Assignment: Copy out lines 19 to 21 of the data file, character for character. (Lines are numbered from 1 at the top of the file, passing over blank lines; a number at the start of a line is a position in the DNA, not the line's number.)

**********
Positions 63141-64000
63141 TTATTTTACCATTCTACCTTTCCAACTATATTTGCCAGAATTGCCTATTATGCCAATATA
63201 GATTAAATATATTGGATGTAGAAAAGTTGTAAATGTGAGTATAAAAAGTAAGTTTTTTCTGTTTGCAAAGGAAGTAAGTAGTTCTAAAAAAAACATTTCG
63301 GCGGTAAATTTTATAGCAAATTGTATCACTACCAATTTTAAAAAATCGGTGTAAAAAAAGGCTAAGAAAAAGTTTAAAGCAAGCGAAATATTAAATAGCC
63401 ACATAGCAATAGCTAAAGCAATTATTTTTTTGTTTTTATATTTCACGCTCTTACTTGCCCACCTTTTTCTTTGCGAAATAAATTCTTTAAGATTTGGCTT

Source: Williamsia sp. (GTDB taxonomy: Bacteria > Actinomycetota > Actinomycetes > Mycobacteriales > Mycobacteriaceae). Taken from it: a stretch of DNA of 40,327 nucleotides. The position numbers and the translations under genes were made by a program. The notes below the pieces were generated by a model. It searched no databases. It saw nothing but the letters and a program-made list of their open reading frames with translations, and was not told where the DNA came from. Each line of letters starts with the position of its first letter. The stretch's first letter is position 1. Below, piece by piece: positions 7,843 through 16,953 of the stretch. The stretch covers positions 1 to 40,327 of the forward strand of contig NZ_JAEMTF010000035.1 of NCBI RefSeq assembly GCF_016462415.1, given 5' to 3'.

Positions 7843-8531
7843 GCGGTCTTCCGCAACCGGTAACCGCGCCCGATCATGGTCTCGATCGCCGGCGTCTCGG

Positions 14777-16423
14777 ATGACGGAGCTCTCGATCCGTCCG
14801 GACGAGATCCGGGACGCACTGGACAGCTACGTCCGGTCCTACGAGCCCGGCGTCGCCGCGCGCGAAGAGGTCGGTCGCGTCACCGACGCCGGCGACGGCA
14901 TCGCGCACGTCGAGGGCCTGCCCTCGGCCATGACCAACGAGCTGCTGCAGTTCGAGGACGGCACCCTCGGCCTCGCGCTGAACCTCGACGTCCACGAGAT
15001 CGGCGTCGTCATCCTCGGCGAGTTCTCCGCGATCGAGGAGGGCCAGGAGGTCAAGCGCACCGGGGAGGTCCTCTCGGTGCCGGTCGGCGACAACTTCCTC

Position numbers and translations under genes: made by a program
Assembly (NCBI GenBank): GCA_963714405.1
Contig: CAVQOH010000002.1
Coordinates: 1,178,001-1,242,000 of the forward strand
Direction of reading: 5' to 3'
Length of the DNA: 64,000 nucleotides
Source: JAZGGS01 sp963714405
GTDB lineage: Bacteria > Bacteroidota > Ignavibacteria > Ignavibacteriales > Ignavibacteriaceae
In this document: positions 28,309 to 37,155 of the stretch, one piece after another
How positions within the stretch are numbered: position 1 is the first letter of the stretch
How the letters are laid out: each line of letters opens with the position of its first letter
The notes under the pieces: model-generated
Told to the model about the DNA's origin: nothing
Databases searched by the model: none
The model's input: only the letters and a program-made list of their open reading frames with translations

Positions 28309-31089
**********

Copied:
Length of the DNA: 64,000 nucleotides
Source: JAZGGS01 sp963714405
GTDB lineage: Bacteria > Bacteroidota > Ignavibacteria > Ignavibacteriales > Ignavibacteriaceae